Tag Archive: Natasha Murashev

  1. hipmunk
    by Angie Chang

    After A Year Of Learning, I’m Officially A Software Engineer!!!!

    I also found that I now can’t wait to wake up in the morning just so I can keep coding and making stuff.

    By Natasha Murashev (Software Engineer, Hipmunk)

    Learning to code is one the hardest thing I’ve ever done, and I can’t believe I actually stuck to it and didn’t quit. To be honest, I actually did quit a few times, for a few days or weeks in a row at a time, but I then came back to it and kept going.

    It’s been almost a year since I first decided to learn to code, and what a year! Over the past year, I’ve completed the Stanford CS106A Java course for free online, learned Ruby via rubylearning.org and through fun side projects, started learning Rails via Michael Hartl’s Ruby on Rails tutorial, and completed Dev Bootcamp, which

  2. 500_DBC_120801_H
    by Angie Chang

    How I Learned To Code

    From one-day classes to Stanford courses, Natasha continues learning to code at Dev Bootcamp.

    By Natasha Murashev (Student, Dev Bootcamp)

    Learning to code is one of the most challenging things I’ve accomplished in my life to date. It is also the accomplishment that I’m most proud of.

    The journey started two years ago when I moved to San Francisco to work in the tech industry. After about a year, I was sick of standing in the sidelines doing “everything else” without having the power to make any changes myself.

    So I decided to learn to code…

  3. 600_132470282
    by Angie Chang

    Hackathon: An Amazing Experience With New Friends

    “Everyone contributed their skills, which was perfect. We had an iPhone developer, an Android developer, a few Rails developers including myself…”

    By Natasha Murashev (Student, Dev Bootcamp)

    Today, I participated in my very first Hackathon, and what an experience! So far, I’ve been building apps on my own, so this was the first time I got to help build something as part of a group…

    Our group decided to make an app for finding hackathons to go to based on location. More people kept joining the group, so while we started at 3, we ended with a group of 7 or 8. Everyone contributed their skills, which was perfect. We had an iPhone developer, an Android developer, a few Rails developers including myself and a developer who took care of the front-end and design.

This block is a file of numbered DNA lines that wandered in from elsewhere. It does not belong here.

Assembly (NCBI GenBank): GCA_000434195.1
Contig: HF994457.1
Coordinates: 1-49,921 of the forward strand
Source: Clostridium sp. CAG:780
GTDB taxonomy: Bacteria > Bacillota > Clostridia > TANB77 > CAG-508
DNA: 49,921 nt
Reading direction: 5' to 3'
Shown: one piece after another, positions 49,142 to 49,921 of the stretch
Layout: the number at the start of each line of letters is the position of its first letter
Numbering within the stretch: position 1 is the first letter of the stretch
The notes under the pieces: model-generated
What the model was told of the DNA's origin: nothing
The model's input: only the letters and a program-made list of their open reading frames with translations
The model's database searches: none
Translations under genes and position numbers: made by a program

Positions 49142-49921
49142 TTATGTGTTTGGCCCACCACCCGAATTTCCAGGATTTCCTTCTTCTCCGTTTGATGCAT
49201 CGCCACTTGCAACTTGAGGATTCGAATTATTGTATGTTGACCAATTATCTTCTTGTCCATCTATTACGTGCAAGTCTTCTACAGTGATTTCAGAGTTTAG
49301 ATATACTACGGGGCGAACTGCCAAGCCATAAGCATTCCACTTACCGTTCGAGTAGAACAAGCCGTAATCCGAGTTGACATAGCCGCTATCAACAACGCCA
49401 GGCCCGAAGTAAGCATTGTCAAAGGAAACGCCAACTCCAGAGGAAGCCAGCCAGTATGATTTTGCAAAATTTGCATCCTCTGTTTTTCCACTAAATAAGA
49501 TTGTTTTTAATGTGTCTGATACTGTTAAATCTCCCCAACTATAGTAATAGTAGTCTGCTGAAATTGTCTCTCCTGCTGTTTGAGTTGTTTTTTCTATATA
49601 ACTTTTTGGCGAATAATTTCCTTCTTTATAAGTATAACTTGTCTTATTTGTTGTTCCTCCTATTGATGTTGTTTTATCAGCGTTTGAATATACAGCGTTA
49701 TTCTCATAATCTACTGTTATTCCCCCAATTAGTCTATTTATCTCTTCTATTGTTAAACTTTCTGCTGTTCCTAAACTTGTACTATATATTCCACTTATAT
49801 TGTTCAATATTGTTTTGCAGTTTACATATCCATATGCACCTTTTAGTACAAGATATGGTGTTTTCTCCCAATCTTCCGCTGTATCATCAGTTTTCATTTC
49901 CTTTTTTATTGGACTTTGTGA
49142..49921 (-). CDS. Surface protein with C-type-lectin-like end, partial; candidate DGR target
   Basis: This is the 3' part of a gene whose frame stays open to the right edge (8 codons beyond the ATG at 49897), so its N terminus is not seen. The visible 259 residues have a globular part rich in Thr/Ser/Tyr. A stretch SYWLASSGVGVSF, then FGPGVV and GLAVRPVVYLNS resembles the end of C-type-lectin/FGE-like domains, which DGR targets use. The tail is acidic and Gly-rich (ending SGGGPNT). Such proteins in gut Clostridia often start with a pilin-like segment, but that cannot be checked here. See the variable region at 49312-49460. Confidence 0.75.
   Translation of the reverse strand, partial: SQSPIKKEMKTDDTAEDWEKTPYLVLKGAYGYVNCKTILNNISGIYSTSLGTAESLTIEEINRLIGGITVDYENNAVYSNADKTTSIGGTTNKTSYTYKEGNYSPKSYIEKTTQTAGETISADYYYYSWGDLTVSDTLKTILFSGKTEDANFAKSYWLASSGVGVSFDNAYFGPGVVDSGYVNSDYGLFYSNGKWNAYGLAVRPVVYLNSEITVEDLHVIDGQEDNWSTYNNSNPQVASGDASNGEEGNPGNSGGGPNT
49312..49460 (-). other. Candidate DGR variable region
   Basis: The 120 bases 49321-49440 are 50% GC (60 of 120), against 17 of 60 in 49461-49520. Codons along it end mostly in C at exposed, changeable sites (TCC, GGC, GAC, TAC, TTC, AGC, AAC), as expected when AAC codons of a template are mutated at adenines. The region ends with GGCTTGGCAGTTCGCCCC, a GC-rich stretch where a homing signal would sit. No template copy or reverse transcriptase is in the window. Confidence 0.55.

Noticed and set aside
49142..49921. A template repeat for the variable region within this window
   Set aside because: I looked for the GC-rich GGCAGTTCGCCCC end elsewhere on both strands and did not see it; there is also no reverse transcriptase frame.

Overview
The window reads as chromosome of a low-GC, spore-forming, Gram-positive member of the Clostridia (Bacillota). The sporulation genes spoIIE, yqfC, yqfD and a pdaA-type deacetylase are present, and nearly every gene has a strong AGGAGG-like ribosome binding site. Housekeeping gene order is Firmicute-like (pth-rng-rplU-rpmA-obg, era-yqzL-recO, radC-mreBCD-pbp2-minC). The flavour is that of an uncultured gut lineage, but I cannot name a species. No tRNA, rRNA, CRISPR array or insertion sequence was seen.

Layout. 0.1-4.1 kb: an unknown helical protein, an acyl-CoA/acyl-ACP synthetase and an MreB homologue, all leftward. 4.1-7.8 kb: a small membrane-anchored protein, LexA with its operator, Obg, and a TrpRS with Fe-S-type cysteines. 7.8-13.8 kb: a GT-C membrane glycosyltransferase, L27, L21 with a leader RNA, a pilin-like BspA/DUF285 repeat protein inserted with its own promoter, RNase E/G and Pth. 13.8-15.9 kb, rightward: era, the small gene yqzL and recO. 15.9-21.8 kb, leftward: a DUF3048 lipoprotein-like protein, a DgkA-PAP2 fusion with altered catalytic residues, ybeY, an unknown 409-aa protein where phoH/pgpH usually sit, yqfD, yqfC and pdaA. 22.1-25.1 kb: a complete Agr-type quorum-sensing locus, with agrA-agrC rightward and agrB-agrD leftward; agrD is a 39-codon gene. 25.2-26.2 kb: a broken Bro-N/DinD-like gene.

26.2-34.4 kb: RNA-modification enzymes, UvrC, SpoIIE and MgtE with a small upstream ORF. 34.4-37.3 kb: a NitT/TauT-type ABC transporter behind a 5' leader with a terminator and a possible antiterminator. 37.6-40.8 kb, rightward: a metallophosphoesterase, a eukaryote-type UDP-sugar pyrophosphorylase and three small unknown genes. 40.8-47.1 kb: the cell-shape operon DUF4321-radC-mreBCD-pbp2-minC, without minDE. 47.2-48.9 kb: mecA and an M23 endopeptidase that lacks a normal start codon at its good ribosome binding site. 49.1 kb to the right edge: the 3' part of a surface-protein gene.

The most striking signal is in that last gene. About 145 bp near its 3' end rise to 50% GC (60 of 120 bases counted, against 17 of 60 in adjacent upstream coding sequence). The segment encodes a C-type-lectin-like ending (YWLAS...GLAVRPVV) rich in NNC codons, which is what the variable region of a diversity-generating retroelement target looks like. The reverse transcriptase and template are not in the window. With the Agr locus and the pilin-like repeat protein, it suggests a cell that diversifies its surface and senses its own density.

4. intro_computer_science_stanford
    by Angie Chang

    Let’s Learn To Code Together (Stanford “Intro to CS” Online Class)

    By Natasha Murashev (Co-Founder & Director of Operations, Holler)
    Since coming to Silicon Valley a little over a year ago, I fell in love with the hacker culture. It was incredible to meet people who had ideas and then actually went out and made them happen!

    The problem was, I was a psychology major and do not have any coding experience. Nevertheless, I found some amazing people to start a startup with and it’s been an incredible journey so far. Yet, it is clear that my startup could use some more engineering help, and frustrating to have my hands tied up when it comes to helping out. That is why I decided to learn to code

  5. 5396093689_3f99c992b5_z
    by Angie Chang

    How To Keep Your Startup On Track With Project Management

    By Natasha Murashev (Co-Founder & Director of Operations, Holler)

    Running a startup is like running on a treadmill. You keep running and running and after all the running, you still have to keep running. The treadmill gives you no mercy. It doesn’t slow down when you’re tired or thirsty, it just keeps going and going and you have to keep up or else you’ll fall off.

    The key to mastering the treadmill is starting the run with realistic goals in mind. You have to know yourself well enough to set the optimal speed and running time for your body to keep going even when it gets rough. In a startup, that is